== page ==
The Robert Half 2019 Accounting and Finance Salary Guide said unemployment rates for financial professionals often stay below the national average in the US, and there are skills shortages in many sectors. In this environment, companies are starting to recognise that cutting candidates who do not have every single quality they seek could cause them to miss the talent they need.

Companies are becoming more flexible in other ways, too, the Robert Half guide said. For example, they realise long and rigid recruitment processes could lead them to miss a top candidate. So, they are moving quickly to make job offers to candidates with the right attitude, knowing they can train missing skills later.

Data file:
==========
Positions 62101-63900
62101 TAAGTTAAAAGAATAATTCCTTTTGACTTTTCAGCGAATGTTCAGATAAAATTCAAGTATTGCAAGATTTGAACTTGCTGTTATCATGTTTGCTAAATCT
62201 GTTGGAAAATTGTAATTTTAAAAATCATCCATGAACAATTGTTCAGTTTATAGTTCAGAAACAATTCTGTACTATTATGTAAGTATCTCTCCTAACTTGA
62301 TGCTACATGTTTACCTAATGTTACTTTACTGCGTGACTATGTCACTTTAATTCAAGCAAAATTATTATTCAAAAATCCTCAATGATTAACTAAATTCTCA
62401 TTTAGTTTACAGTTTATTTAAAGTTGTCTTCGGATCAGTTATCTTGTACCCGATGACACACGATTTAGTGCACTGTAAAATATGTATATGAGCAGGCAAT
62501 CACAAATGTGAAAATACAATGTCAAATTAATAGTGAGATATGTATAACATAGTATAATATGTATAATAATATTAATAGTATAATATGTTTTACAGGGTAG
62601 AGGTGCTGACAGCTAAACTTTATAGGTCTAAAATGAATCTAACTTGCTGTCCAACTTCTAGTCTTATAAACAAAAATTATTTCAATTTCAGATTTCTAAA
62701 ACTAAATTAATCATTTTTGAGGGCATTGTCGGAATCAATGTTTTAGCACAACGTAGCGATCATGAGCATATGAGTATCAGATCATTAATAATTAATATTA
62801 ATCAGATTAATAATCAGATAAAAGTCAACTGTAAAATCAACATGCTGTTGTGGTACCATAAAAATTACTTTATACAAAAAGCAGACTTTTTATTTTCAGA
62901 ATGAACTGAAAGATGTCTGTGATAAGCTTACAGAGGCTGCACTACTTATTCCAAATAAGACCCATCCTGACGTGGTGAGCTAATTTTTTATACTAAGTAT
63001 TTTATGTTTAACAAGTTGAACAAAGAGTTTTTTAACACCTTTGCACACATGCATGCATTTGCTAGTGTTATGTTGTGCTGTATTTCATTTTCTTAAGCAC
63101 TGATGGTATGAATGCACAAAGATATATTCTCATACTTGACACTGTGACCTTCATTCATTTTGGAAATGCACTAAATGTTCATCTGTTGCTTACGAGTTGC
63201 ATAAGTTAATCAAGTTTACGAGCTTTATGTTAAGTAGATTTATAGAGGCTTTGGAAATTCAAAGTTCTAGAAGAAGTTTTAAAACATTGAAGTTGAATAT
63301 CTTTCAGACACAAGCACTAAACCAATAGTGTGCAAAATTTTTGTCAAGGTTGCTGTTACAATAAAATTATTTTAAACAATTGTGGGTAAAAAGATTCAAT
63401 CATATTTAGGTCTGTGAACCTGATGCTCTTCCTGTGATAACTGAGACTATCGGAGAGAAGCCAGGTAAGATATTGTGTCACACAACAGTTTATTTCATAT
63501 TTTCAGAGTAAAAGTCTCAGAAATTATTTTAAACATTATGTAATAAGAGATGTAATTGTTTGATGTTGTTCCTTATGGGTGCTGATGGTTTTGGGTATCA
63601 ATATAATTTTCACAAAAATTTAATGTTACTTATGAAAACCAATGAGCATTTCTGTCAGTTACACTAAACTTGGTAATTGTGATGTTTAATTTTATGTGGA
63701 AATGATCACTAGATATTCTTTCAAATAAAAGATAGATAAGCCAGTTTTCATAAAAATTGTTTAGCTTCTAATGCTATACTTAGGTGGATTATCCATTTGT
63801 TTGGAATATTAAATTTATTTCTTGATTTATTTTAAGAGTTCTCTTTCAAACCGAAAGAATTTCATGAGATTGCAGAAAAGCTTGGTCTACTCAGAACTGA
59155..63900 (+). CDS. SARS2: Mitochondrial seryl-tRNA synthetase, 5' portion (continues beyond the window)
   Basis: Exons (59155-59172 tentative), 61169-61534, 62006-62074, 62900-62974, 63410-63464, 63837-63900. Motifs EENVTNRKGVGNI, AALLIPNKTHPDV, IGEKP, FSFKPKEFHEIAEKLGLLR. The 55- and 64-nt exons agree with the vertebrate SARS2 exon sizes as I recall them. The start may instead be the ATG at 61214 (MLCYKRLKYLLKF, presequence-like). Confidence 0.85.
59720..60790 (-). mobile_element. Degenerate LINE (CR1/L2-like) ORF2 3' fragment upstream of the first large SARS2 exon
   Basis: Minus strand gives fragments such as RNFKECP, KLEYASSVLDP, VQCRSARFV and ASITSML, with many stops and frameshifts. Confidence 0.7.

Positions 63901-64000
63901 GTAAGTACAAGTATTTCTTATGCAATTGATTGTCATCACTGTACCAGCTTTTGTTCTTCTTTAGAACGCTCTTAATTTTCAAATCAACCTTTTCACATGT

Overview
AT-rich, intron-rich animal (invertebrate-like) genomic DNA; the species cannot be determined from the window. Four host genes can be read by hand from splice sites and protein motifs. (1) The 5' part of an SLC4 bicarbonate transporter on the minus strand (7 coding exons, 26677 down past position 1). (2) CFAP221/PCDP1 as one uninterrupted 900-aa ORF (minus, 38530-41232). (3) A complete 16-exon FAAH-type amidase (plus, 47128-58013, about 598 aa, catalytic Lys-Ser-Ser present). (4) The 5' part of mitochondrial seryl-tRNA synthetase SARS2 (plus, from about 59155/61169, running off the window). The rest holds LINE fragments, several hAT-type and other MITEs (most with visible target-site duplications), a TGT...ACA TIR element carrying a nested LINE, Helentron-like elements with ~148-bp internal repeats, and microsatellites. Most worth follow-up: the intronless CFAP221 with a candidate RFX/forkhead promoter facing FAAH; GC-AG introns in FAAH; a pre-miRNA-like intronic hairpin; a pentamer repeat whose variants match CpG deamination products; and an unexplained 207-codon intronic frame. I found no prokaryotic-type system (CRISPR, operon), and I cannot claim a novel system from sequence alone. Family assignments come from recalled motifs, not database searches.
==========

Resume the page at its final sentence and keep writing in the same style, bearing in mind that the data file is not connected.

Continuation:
They are also increasingly benchmarking and adjusting salaries; doing more to prepare employees for career advancement; and offering better work/life balance through flexible and remote working arrangements. These perks are among the top motivators of finance workers, according to a survey of CGMA designation holders

But offering more generic job descriptions is a particularly unusual move that reflects the strength of the current jobs market. And not every company is going down that path. London-based Tiarnan Cotter, business manager at Michael Page Finance, said that in an uncertain economic climate, some employers are taking on the extra cost of a new employee only if they are sure they will add value immediately.

“The concern with gambling on a candidate that ticks fewer boxes but has more potential is that they will require more time and training to add value to the business,” Cotter said.